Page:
Ultrasound for joint, muscle, and bone exam vs mri in diagnostic imaging

In cases where aches and pains are rooted in a problem with the patient’s musculoskeletal system, the physician may order a diagnostic imaging test to determine the cause. There are multiple types of diagnostic imaging techniques at a physician’s disposal, such as ultrasound, computed tomography (CT) scans, magnetic resonance imaging (MRI), and x-rays. Depending on the needs of the clinician, ultrasound may provide some advantages over its sister techniques for musculoskeletal conditions.

“Some common reasons we do musculoskeletal ultrasound are to evaluate the rotator cuff in the shoulder, to look for Achilles tendon tears and to evaluate elbow tendon problems,” said diagnostic radiologist Michael C. Forney, M.D., from the Cleveland Clinic. “But an ultrasound can be performed on most joints as long as the area evaluated is limited to just part of the joint.”

When is ultrasound used instead of MRI?

It is important to note that ultrasound and MRI look at the body in different ways and can provide physicians with unique insights.

MRI uses powerful magnets to produce 3-D anatomic images and is a high-contrast resolution modality that can determine changes in the quality of tissue. For example, in the case of a muscle injury, MRI images will often show a bright signal that reveals there is more water in the muscle, which is a sign of injury.

On the other hand, ultrasound uses high-frequency sound waves to examine organs and structures. This diagnostic imaging technique is a high-spatial resolution modality that produces detailed images of structures, particularly those near the skin's surface.

Ultrasound advantages

One of the significant advantages of ultrasound as a diagnostic imaging technique is that it does not use radiation like MRI and CT do. In addition to the lack of radiation, it can show diagnostic images in real-time. Thus, it has the unique ability to reveal abnormalities that can only be viewed with motion, such as impingent of the bursa in the shoulder. In addition, patients do not have to enter the bore or tube of a scanner as they do with MRI or CT.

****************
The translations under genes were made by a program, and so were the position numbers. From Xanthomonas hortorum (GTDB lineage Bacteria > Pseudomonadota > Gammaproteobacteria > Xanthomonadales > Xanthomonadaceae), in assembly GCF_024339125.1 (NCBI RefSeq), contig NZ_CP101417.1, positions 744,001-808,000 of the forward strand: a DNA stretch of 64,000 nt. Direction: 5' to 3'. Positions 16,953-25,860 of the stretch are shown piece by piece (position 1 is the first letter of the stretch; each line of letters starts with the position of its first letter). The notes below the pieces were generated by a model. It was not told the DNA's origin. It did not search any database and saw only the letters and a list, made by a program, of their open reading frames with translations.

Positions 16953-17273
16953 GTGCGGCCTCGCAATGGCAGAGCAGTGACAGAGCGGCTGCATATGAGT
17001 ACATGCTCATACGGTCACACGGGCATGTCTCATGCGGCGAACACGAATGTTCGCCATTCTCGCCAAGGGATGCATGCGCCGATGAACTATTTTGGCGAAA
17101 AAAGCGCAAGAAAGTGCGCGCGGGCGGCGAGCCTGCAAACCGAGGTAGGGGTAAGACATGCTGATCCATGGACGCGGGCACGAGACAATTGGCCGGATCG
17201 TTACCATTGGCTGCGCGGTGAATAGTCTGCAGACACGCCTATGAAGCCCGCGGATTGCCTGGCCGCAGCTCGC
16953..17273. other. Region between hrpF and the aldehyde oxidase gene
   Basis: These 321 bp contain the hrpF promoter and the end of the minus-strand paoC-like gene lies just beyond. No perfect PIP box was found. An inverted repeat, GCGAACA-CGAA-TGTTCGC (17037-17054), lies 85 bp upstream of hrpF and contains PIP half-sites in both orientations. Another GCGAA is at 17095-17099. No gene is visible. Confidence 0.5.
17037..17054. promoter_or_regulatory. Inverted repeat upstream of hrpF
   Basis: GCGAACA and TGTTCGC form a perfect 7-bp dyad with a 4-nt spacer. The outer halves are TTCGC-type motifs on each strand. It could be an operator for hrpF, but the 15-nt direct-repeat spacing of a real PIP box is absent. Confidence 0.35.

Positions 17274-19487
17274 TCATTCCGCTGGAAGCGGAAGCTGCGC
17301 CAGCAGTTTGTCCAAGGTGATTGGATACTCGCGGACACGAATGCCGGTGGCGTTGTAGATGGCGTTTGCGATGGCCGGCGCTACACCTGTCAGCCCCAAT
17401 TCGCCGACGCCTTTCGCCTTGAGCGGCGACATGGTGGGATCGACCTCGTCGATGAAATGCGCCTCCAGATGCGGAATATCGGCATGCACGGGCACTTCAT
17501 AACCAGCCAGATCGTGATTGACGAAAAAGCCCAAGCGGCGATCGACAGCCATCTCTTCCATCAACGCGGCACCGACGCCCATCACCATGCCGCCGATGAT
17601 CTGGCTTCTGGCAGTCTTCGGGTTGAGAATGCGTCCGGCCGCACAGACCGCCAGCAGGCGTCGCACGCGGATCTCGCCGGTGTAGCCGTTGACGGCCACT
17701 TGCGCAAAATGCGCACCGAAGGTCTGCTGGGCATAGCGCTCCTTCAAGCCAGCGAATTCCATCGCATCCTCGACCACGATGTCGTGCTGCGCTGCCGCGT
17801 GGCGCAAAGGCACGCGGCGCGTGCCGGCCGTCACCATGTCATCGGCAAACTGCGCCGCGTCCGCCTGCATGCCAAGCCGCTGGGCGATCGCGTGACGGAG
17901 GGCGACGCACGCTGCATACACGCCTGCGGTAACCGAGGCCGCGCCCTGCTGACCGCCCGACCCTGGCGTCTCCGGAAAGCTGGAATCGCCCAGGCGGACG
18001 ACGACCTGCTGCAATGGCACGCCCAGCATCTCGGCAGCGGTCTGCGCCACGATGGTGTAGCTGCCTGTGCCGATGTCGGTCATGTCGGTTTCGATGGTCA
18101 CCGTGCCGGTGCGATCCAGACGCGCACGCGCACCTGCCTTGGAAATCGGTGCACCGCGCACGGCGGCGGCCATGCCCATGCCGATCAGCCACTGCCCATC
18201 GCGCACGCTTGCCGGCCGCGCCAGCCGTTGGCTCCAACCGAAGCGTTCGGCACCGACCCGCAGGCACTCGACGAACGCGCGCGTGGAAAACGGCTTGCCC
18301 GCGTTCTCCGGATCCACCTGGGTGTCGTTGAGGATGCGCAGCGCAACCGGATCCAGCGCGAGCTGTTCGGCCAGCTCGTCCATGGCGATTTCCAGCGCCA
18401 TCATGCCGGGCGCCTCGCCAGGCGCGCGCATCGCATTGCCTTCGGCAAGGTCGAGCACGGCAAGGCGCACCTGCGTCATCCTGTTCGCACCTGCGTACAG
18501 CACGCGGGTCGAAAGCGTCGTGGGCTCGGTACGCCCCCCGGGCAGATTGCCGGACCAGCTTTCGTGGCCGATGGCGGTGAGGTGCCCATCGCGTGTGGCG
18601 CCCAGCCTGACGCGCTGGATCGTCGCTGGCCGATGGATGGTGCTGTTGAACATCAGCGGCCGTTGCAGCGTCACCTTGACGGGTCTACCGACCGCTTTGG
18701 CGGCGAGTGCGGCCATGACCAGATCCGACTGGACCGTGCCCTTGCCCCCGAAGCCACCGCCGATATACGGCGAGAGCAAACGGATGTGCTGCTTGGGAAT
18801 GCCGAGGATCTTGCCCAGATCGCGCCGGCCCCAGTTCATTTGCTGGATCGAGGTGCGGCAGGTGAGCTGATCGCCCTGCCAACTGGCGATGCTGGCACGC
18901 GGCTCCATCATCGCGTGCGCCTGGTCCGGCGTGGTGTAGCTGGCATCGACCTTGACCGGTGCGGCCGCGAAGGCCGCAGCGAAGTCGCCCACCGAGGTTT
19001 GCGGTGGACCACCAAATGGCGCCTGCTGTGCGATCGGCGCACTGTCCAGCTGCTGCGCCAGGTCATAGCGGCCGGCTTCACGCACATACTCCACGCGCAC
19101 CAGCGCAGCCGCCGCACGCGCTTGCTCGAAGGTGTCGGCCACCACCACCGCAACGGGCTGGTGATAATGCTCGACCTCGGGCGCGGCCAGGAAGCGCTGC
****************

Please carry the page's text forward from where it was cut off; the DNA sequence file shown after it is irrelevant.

Ultrasound has the ability to show diagnostic images with better resolution and detail than MRI. For example, the tendons in the fingers are usually seen with a higher level of detail via an ultrasound scan than with MRI.

Moreover, ultrasound can be used for other applications, such as guided injections. For example, when performing a corticosteroid shot into a joint, the clinician can use the ultrasound to view the structure and ensure the injection is hitting the correct location. In these cases, the transducer may be protected with an ultrasound cover to prevent cross-contamination and the transmission of healthcare-acquired infections. In addition, the physician may employ the use of a needle guide to ensure greater precision and accuracy while performing the injection.

Image-guided joint injections can also be performed with CT scans or x-rays; however, ultrasound does not use radiation and there is no need to inject a contrast dye. Therefore, some physicians may opt for an ultrasound-guided procedure because of its ease of use and increased patient comfort.

What to expect during an ultrasound scan

Ultrasound scans are typically performed by a specially trained technician or sonographer. The clinician will move the handheld probe over the target area. Afterwards, the diagnostic images from the ultrasound will be taken to a radiologist who will then interpret them, usually within 24 hours.

When an MRI is necessary

Like any diagnostic imaging technique, ultrasound has its limitations and there are situations which call for an MRI.

When physicians need to evaluate damage to bone, cartilage, or other structures inside and around the joint, MRI is the more adequate choice. Medical practitioners also prefer MRI when evaluating conditions that impact deep or large areas, because ultrasound is only able to examine a small area per scan.